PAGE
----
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With Age Comes Resilience, Storm's Aftermath Proves

By Blaine Harden
Washington Post Staff Writer
Wednesday, September 14, 2005

WINSBORO, La. -- As captured by searing images on television, Hurricane Katrina seemed to single out the elderly for particular punishment -- people such as 86-year-old Pearline Chambers.

She spent two days alone in her one-story house in the submerged Ninth Ward of New Orleans, with hurricane floodwater up to her neck. She lost her false teeth, her wig and her cats.

"I just waded around and waded around, trying to get up in my attic," said Chambers, a widow. "I kept climbing and slipping and falling in that water."

After she was rescued -- two men floating by on a board heard her screams -- she spent two more semiconscious days in the city, struggling to walk, severely dehydrated and hungry. As she recalled, "I didn't know where I was. I laid somewhere, I'm not sure where, and people walked around me."

Two weeks after the storm, though, Chambers feels fine. Living now with her sister's family in this small town in northern Louisiana, she said she has nobody but "my stubborn self" to blame for ignoring hurricane warnings and refusing to flee New Orleans in her blue Chevrolet Corsica.

Her rapid recovery and emotional balance do not surprise experts who study the elderly. A large and growing body of research shows that healthy elderly people are often able to bounce back from extraordinary adversity more quickly than younger people.

"Study after study has shown that for older people, negative emotions have less of an effect than with young people -- and for the elderly those effects dissipate faster," said Gene D. Cohen, a geriatric psychiatrist at George Washington University who for 20 years directed research on aging at the National Institutes of Health.

Research on the resilience of the elderly squares with the impressions of half a dozen psychiatrists, psychologists and social workers who in the past two weeks have treated several hundred elderly people displaced by Hurricane Katrina. They agreed that when elderly evacuees were given water, food, clothes and a secure place to sleep, they tended to be less anxious and had higher morale than younger adults. This was especially true, they said, if elderly people were reunited with family.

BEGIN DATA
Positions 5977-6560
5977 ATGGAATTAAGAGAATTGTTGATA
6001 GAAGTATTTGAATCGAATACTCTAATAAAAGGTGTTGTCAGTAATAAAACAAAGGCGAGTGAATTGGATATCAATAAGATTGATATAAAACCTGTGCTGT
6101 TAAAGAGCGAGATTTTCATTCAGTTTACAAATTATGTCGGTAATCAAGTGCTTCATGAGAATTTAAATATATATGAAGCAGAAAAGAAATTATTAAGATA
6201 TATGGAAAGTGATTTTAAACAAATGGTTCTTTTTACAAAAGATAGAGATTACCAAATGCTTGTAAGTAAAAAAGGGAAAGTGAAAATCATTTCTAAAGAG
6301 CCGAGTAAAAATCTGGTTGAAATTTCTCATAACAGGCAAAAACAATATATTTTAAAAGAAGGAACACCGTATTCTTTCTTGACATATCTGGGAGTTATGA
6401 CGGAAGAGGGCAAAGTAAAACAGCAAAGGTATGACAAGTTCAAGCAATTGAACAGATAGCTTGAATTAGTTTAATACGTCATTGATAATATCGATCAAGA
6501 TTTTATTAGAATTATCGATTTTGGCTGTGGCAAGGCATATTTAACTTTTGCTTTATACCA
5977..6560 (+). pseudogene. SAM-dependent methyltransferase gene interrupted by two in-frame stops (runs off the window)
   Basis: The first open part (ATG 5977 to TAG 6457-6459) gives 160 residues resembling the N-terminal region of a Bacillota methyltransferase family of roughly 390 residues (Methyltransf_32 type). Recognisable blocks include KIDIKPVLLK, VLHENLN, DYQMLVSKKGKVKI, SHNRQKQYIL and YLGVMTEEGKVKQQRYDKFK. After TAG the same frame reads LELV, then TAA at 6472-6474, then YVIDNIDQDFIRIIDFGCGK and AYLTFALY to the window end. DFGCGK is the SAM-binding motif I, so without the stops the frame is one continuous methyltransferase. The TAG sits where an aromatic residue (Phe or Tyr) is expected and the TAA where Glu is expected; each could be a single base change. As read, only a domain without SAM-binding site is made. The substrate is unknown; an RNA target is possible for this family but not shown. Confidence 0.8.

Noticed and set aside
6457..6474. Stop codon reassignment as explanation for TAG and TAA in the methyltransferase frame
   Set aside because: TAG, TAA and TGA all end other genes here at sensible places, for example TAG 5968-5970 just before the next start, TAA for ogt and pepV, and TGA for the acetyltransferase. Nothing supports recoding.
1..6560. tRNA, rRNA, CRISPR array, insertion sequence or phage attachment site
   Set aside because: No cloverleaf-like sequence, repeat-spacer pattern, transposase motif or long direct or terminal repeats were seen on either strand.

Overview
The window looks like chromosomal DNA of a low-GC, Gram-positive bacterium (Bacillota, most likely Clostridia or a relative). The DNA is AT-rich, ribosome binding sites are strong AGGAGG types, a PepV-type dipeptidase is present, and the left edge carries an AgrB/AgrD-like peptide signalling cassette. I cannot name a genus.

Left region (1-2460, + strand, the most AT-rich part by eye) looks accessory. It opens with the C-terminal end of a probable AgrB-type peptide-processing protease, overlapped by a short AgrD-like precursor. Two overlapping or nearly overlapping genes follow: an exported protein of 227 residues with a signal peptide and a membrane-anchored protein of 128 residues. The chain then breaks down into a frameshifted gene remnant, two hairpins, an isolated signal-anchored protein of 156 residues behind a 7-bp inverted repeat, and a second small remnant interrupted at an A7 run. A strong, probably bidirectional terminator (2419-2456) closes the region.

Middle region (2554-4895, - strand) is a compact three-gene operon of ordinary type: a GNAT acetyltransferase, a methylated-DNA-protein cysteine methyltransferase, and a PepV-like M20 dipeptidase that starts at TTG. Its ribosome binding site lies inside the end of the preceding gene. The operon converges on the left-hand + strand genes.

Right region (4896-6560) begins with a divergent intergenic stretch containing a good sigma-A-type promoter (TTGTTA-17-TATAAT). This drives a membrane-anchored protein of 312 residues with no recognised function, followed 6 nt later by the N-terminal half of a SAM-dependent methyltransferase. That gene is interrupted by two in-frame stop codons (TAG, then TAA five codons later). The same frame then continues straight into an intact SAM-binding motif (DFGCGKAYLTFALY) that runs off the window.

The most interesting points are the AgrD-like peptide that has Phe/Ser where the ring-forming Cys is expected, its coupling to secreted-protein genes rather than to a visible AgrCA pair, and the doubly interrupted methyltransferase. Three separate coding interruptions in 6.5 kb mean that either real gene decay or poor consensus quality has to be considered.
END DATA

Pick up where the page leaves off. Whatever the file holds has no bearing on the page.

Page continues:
"You don't live to 80 without being tough," said Robert E. Reichlin, a clinical psychologist and specialist on early onset Alzheimer's disease at Baylor College of Medicine in Houston. He treated elderly evacuees at the Astrodome. "Older adults do bounce back well because they have seen a lot and they have lived through a lot. Psychologically, they can take a lot more in stride than young people."

There is, however, an important medical caveat to the toughness of the elderly, Reichlin said.

"Physically, they are much less resilient than the young," he said. "When they are maxed out by an event like Hurricane Katrina -- dehydrated, malnourished and exhausted -- they often show signs of something that looks like dementia, which is sometimes called 'acute confusion syndrome.' That confusion -- the glazed and lost look that many Americans saw in the televised images of elderly evacuees from New Orleans -- usually goes away in a day or two with rest and nutrition, Reichlin said, assuming they do not have a preexisting medical problem, such as Alzheimer's.

When 24 elderly and middle-age evacuees arrived by van at the psychiatric center of the American Legion Hospital in Rayne, La., one of the elderly people was immediately diagnosed with Alzheimer's, according Charles E. Bramlet Jr., a psychiatrist who runs the center.

"In 24 hours, we were surprised to see that it cleared up," Bramlet said. "We saw a much better outcome with the elderly patients than I thought we would when they were taken out of that van. We have released most of the elderly to their families, while many of the younger adults are still in the hospital."

According to Cohen, the psychiatrist at George Washington University, recent CT-scan research on a structure of the inner brain called the amygdala, which is believed to process emotions, suggests that older people tend to filter out painful experiences more than young people.

"Most people would intuitively think that older people would not be able to handle adversity," Cohen said. "But they have survived the death of a significant other, loss of prestigious work, loss of health. They are very high on the scale of creatively adapting to adversity."

Harold Gerkin, 82, knows adversity as only hurricanes can dish it out. Counting Katrina, he has lived through five major hurricanes while refusing to leave his home in Pilot Town, La., the southernmost human habitation in the swampy archipelago that juts south of New Orleans.

"I survived Camille in '69, with 200-mile [per hour] winds, so I figured I could handle this one," Gerkin said.

Katrina, though, demolished his house under 25-foot waves. When he saw water rising on the road near that house, he and his son, Charles, 47, fled to a nearby two-story structure protected by hurricane-storm sheathing.

Katrina, though, tore much of that structure apart.

"The damn building kept shaking so much, pilings were rammed through the floor and waves broke over the balcony on the second floor," Harold said. "At dawn, with the wind blowing like it blew with Camille, we saw two houses and a big barge float past us. If that barge would a hit us, we were gone."

After Katrina passed, the Gerkins were rescued by a Coast Guard helicopter and are now living as evacuees in a hotel in Baton Rouge. Friends say that Charles seems numb since the storm and has had a hard time calming down.

But Harold, his father, said he does not have nightmares about the storm and he does not regret having tried to weather it.

"To tell you the truth, I never even thought about that stuff," he said.

© 2005 The Washington Post Company